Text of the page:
I hope you can give us some suggestions as to what is best to plant on a hillside in poor soil and is not liked by gophers. Red apple iceplant (Aptenia hybrid) seems to do well but is eventually eaten by the gophers. We do have ornamental asparagus growing but I don’t particularly like it, even though the gophers don’t like it either.
Gerda McKeehan, West San Fernando Valley
Well, before moving on, you have already helped in our eternal quest of solving the gopher conundrum just by mentioning the fact that gophers do not find ornamental asparagus (Asparagus densiflorus ‘Sprengeri’) appetizing. You say you don’t like it and I respect your opinion but there are surely gopher challenged folks with hillsides who may take a fancy to this indomitable plant.
Ornamental asparagus is considered highly attractive by some on account of its billowy foliage, consisting of long arching leaves made up of tiny, needle like leaflets, that would appear to be soft to the touch. Its appearance is deceiving, however, since it is actually somewhat thorny and makes grooming it a challenge if you are fanatic about foliage that turns yellow and then brown. You need gloves to remove this foliage without getting stuck. Yet, ornamental asparagus exhibits considerable drought tolerance once it gains a foothold and will happily scamper over a hillside without human assistance. It propagates both by underground rhizomes and by red berries, which are preceded by clusters of white flowers.
Incidentally, as long as we are on the asparagus subject, edible aspargus (Asparagus officinalis) has highly fibrous roots that, while nibbled by gophers, are not overly appetizing to these incorrigible rodents. Gophers are much fonder of fleshy roots and bulbs so that existence of a local gopher population should not be a barrier to planting asparagus of any description.
Gopher Control through Plant Selection
The best discussion I have found on plants resistant to gopher dining proclivities has been generated by Dr. Thomas Osborne and his website, tastylandscape.com. When you get there, click on the “pests/treatment” tab and scroll down to and click on “gophers.”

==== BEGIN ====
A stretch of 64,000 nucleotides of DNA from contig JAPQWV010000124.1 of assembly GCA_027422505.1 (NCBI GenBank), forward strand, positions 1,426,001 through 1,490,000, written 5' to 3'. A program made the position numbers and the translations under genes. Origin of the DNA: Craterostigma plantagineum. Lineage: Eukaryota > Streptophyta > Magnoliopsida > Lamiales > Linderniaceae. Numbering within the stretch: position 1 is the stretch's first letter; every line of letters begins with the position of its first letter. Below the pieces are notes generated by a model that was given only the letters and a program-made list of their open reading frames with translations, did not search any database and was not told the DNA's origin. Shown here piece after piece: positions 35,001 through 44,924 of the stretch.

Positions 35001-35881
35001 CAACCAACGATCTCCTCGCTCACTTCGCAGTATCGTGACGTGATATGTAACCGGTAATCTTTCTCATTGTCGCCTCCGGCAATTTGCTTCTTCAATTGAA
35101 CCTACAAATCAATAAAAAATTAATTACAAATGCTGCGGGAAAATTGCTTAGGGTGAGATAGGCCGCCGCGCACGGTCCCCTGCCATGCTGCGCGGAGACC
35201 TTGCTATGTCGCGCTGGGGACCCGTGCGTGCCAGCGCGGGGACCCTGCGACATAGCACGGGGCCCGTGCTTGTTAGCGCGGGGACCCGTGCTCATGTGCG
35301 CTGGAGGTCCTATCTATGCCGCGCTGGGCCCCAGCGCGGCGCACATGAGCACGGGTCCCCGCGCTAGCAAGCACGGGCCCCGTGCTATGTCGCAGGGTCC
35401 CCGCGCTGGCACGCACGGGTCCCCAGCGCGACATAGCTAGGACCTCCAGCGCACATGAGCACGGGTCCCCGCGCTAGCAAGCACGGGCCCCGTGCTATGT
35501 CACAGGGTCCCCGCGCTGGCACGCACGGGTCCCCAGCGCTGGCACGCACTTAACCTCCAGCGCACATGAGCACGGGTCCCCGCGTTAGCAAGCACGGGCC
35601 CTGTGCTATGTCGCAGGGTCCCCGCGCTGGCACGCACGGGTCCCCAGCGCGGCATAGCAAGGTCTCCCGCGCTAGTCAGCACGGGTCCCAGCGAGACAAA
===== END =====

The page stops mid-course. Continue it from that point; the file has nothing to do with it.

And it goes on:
There you will find three lists of plants accompanied by testimonials from Osborne and his readers: “gopher resistant plants (from direct experience), reportedly gopher resistant plants (that I have no direct gopher experience with — yet), and
plants that have been said to be gopher resistant and actually are not.” When scanning the list of gopher resistant plants, one quality common to most of them is a strong smell, whether pleasant or unpleasant. Among the most gopher resistant species, you will find rosemary, lavender, Mexican sage (Salvia leucantha), zonal and scented geraniums, lantana, eucalyptus, pine, rockrose (Cistus spp.), and society garlic. Curiously, although society garlic and common edible garlic belong to the same genus (Allium), society garlic is gopher resistant while edible garlic is not.
An important aspect of this discussion concerns the network of tunnels gophers construct. The word gopher is derived from the French gaufre, meaning waffle or honeycomb, in reference to the criss-cross pattern of gopher tunnels. At a depth of 18 inches below ground level, these tunnels can lead to root desiccation and death of any plant in the vicinity. What this means is that plants in the gopher resistant list may suddenly wilt and die but, in such cases, it would be worth investigating if the roots were consumed or simply dried up due to having grown into a gopher tunnel.
I would also surmise that lack of precipitation, notwithstanding our recent rain, may have contributed to gopher consumption of normally gopher resistant plant species. The presence of succulent roots would have diminished during our long drought and so gophers may be seeking out plants with stringy or fibrous roots that they would ordinarily avoid, just as coyotes come down from the hills in search of our pets when their usual animal prey, also diminished by drought, is unavailable to them.
Caging Out as Gopher Control Option